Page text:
Environmental impact assessments (EIAs) are carried out as part of the planning process if a proposed development is likely to have a significant effect on the environment, writes Sue Lindsey.
For certain types of development the planning authority has to decide whether an EIA is needed. To reach that decision a planning officer prepares a 'screening opinion'.
Is it right for a planning officer assessing whether a development is likely to have a significant effect (and therefore need an EIA) to take into mitigation measures that might be imposed by planning conditions with a view to limiting a development's environmental impact? This question has recently been considered in R v City of York (13.06.05).
A screening opinion is final.
Even if it later appears that a development will, after all, have signifi cant environmental effects, the mechanism of the planning system does not allow a screening opinion to be revisited. As a result, any challenge to a screening opinion needs to be brought by judicial review. That is the process by which the administrative actions of public bodies can be called into question and reviewed by the courts. It was by this route that R v City of York reached the courts.
The case concerned a proposed development occupying two blocks near York's city walls. There was much local controversy.
The planning officer's screening opinion was that the development was not likely to have a significant effect on the environment. In the light of that opinion there was no EIA, and planning permission was subsequently granted. Interested locals applied for judicial review of the screening opinion.
One of the grounds of their challenge was that the planning officer who prepared the screening opinion had made a legal error. They argued that he had been wrong to reach a negative screening opinion on the basis of an assumption that imposing planning conditions further down the line in the planning process would eliminate or sufficiently reduce any adverse environmental impact. The locals said that the planning officer was relying on the prospective imposition of conditions as a 'surrogate' of a full EIA.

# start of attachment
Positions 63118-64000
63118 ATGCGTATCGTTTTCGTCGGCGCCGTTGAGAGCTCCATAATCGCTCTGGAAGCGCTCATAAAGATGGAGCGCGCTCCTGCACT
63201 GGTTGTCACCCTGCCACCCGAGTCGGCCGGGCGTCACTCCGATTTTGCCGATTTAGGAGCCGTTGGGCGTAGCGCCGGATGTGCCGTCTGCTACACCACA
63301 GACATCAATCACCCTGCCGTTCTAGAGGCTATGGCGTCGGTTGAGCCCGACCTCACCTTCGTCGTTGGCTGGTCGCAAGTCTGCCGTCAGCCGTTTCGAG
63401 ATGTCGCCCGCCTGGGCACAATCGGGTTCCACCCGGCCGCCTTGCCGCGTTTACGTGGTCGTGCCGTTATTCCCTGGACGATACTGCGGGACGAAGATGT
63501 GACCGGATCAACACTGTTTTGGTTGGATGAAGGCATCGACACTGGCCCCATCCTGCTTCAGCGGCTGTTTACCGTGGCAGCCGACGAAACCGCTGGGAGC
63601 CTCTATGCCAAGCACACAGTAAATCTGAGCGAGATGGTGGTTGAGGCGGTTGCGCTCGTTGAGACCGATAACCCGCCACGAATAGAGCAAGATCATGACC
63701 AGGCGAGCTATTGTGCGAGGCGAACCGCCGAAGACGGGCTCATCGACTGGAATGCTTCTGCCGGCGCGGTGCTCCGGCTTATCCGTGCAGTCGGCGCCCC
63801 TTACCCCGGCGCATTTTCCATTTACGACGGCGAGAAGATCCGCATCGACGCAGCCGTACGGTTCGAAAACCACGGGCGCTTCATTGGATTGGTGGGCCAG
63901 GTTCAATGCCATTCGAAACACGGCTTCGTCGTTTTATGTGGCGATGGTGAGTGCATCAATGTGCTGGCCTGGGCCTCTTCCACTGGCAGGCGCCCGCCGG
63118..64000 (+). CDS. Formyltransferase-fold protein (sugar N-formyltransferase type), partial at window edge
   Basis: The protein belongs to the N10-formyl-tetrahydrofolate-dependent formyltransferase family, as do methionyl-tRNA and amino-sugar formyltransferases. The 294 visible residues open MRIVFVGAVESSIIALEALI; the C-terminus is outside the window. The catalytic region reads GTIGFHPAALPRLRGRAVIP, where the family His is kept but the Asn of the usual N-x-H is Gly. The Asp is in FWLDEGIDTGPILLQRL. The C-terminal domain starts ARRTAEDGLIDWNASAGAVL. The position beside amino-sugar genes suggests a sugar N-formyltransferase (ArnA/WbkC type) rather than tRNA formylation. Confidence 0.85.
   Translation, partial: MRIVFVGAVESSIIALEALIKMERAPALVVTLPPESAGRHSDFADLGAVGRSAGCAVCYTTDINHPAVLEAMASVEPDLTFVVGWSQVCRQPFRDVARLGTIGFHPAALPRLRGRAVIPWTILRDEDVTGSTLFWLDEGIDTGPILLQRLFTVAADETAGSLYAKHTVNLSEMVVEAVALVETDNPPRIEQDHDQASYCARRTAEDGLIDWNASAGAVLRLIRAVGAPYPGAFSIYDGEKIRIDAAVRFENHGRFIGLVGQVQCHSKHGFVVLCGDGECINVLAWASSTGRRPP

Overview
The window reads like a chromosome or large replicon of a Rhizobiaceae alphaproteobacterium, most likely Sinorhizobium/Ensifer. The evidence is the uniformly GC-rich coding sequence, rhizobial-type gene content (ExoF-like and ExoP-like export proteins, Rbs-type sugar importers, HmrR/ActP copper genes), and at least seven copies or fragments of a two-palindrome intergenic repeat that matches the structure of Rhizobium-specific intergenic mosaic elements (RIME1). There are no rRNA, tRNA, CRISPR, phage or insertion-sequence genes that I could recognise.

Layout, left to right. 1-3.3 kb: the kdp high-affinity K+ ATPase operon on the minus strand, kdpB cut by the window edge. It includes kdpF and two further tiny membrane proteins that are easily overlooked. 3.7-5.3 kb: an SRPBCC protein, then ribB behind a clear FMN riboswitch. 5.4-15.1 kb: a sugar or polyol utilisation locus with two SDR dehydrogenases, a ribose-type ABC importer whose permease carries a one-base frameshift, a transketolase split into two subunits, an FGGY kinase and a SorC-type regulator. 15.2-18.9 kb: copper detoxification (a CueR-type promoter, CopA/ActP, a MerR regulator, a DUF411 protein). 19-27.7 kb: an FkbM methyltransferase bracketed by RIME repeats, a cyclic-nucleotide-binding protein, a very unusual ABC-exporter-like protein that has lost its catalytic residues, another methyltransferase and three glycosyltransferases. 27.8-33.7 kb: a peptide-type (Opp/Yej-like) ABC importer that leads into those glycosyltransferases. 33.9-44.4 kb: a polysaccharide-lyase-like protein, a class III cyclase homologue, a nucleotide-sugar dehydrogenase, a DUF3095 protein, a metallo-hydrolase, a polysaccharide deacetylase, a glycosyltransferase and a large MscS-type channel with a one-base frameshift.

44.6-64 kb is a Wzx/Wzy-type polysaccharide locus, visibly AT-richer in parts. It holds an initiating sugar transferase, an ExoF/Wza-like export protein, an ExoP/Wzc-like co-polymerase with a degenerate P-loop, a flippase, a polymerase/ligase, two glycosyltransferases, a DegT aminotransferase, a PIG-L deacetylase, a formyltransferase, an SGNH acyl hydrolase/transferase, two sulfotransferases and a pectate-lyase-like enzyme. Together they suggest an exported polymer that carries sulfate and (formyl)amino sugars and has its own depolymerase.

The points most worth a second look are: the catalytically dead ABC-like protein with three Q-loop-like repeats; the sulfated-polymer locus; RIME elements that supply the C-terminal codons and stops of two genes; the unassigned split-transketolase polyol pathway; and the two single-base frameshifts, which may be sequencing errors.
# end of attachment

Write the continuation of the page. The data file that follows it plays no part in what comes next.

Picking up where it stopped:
The court concluded that the planning officer had been right. It was perfectly proper to rely on the fact that mitigating measures could be used while concluding that a development would have no significant adverse environmental effects.
The sort of conditions that the planning officer had in mind related to the impact of the development on air quality, noise and light.
There was also a subsequent condition imposed relating to the investigation of the impact of the development on groundwater conditions.
In deciding that the planning officer had acted properly the judge noted that the mitigation that could be used for these factors included tried and tested measures that are in common use.
While on these particular facts the planning officer's approach had been correct, the judge commented that had the conditions envisaged been novel mitigating measures, or had there been doubt as to whether or to what extent they would work, the position might have been different.